The scope of Dunleavy's cuts has stirred a fierce political backlash, including a recall petition now the focal point of a court battle.
Over the long term, Dunleavy, a staunch ally of President Donald Trump, is hoping for major new oil finds in North Slope areas such as the Arctic National Wildlife Refuge that Congress in 2017 opened for oil exploration. Even with climate-change costs mounting, there is plenty of support for such an industry expansion in a state that has long been a Republican stronghold. But more Alaskans now acknowledge the impacts of fossil-fuel development.
"Maybe Al Gore was right about climate change," said Darrin Otton, manager of the Nome Airport.
"And we've got to get Donald Trump to make a trip up here," responded Schaeffer, the road-maintenance supervisor.
Dunleavy believes "there is no question" Alaska is warming, and that "carbon dioxide emissions may hold a key," according to a statement to The Seattle Times. But he does not think it is "feasible or practical" to end oil and gas production and, in September remarks reported by the Juneau Empire, he talked of the benefits of climate change, such as increased maritime trade through northern waters once clogged with ice.
A perilous trek
Nome has seen a surge of maritime traffic. Since 2007, the annual number of vessels docking at the port has more than tripled. This year, a record 13 cruise ships dropped anchor, disgorging hundreds of passengers for brief tours of Nome's fabled main street, the end point for the Iditarod Trail Sled Dog Race.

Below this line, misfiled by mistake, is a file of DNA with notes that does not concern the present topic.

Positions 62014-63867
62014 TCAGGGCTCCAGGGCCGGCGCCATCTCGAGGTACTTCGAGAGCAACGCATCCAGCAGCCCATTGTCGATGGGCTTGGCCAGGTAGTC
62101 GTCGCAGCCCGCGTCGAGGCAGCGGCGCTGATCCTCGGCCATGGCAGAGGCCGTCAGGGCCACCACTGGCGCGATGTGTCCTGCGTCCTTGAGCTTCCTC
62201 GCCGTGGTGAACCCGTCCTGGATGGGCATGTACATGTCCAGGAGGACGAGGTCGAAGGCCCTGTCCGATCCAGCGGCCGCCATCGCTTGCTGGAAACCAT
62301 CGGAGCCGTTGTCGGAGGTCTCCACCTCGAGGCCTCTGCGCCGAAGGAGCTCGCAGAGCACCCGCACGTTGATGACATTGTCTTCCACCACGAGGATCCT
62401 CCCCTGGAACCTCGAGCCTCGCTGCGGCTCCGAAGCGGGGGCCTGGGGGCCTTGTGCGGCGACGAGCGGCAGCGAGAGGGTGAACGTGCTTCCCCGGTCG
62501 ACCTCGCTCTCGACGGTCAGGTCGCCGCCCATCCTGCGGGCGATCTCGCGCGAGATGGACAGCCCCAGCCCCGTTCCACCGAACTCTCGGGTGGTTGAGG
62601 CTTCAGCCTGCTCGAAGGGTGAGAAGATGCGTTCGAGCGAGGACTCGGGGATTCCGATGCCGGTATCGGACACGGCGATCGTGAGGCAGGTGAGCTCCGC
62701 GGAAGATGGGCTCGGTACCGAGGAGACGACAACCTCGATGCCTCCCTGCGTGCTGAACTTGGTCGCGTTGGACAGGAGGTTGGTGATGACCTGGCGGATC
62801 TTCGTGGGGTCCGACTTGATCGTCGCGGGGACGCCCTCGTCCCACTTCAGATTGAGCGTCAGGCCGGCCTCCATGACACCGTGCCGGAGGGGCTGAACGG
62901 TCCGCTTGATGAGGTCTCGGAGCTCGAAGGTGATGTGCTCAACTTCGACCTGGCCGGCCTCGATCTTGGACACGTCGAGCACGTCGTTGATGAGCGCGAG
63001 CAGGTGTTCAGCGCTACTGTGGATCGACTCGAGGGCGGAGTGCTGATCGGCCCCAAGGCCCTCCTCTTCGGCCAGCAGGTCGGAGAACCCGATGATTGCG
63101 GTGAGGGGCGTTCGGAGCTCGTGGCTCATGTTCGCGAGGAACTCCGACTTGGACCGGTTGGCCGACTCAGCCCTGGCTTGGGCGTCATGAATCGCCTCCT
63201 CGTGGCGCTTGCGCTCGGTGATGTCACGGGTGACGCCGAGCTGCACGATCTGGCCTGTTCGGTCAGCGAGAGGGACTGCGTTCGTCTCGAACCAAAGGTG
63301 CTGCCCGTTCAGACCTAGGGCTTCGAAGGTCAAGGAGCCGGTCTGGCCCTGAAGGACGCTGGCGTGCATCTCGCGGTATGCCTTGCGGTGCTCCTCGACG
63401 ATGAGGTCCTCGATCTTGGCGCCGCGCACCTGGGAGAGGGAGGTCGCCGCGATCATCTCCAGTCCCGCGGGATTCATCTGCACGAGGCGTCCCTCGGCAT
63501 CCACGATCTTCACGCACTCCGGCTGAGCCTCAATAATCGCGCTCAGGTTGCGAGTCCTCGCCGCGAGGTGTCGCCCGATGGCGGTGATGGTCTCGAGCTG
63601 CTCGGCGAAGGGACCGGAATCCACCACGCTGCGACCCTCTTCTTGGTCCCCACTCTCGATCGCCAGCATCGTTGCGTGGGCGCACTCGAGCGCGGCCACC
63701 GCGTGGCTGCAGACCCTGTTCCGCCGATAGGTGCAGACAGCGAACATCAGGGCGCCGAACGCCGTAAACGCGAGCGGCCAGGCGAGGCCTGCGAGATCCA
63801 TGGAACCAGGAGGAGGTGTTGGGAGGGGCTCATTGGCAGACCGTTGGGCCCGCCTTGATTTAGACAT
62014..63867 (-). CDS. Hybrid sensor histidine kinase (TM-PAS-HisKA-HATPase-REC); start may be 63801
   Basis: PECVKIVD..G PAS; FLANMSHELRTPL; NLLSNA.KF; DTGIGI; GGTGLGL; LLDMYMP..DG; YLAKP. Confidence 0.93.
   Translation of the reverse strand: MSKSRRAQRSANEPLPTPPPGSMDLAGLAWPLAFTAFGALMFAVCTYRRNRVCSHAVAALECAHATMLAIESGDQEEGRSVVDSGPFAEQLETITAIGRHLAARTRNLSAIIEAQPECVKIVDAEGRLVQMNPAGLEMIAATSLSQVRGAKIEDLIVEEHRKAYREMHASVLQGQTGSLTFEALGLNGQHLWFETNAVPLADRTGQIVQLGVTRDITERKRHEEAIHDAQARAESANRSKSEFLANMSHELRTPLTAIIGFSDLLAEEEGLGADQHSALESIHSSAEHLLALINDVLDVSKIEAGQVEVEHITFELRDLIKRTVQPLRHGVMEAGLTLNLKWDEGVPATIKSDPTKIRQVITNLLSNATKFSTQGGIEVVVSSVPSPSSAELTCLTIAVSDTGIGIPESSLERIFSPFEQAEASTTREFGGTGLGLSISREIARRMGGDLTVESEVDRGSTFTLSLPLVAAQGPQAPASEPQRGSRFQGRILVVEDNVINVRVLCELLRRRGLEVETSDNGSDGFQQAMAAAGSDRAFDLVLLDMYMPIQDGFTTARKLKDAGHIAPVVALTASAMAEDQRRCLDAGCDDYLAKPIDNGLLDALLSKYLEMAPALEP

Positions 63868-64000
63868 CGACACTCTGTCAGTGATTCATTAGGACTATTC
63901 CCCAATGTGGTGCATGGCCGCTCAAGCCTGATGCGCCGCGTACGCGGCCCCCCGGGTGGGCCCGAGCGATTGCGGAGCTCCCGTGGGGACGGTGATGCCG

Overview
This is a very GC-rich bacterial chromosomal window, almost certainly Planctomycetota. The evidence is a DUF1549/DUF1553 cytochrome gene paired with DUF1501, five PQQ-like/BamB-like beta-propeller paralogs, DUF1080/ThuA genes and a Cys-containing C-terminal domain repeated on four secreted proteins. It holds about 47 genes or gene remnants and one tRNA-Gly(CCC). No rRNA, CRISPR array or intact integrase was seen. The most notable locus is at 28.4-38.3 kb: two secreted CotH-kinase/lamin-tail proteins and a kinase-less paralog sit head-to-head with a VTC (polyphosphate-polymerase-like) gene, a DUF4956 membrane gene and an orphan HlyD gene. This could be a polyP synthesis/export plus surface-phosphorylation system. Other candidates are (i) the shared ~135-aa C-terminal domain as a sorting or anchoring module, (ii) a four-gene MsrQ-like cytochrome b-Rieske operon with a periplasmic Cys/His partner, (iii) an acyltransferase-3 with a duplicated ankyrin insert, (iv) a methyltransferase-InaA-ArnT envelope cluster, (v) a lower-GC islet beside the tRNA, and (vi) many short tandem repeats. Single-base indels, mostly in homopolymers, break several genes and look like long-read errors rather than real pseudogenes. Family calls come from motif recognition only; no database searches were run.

Nome also is a port of call for sailors pulled north in hopes of navigating the Northeast Passage that runs through Arctic waters off Russia to Europe, or the Northwest Passage that runs through Canadian waters to the Atlantic.
In August, a berth inside the breakwater was claimed by the Pangaea, a slender 105-foot sailboat with a hull fortified to push through ice.
The boat is owned by Mike Horn, a South African-born explorer who has made marathon expeditions all over the globe, including a 2006 ski journey from Russia to the North Pole in the company of Norwegian Børge Ousland.
This year, Horn and Ousland reunited in Nome, taking on supplies and some fresh young crew and making repairs as they prepared to attempt a bold new trek.
They planned for the Pangaea to push hundreds of miles north on a route made possible by diminished Arctic ice. The two men would exit the boat to ski to the North Pole, then head toward to the Norwegian island of Spitsbergen, where the Pangaea -- after a voyage through waters off Russia -- would be waiting.
Horn estimated the trip would span nearly 1,000 miles.
"The conditions are favorable for us," Horne said in an Aug. 22 Nome interview in the Pangaea's cabin. "We've got a very good chance."
In late September, the Pangaea reached 85 degrees North, and the two men began their odyssey. They skied to the North Pole, and then slogged toward Norway. They fell short of skiing to the Pangaea, but on Dec. 8 -- the day of their last food ration -- they reached the safety of the Lance, a Norwegian polar research vessel, where they enjoyed a meal of spinach soup, steak and chocolate.
Along the way they battled frostbite and unstable, thin and rapidly drifting ice, a big change from the thicker, more stable ice they encountered through much of their 2006 trek. They often had to strip off their skis and climb into small inflatable rafts to cross open leads of water. Several times, they broke through thin ice, partially submerging their bodies in frigid water in what Horn in his Instagram posts described as a disturbing look at a changing Arctic climate.
“It is a hostile world up here,” Horn wrote in a Nov. 25 passage posted on Instagram. “One thing is certain, something is obviously not quite right.”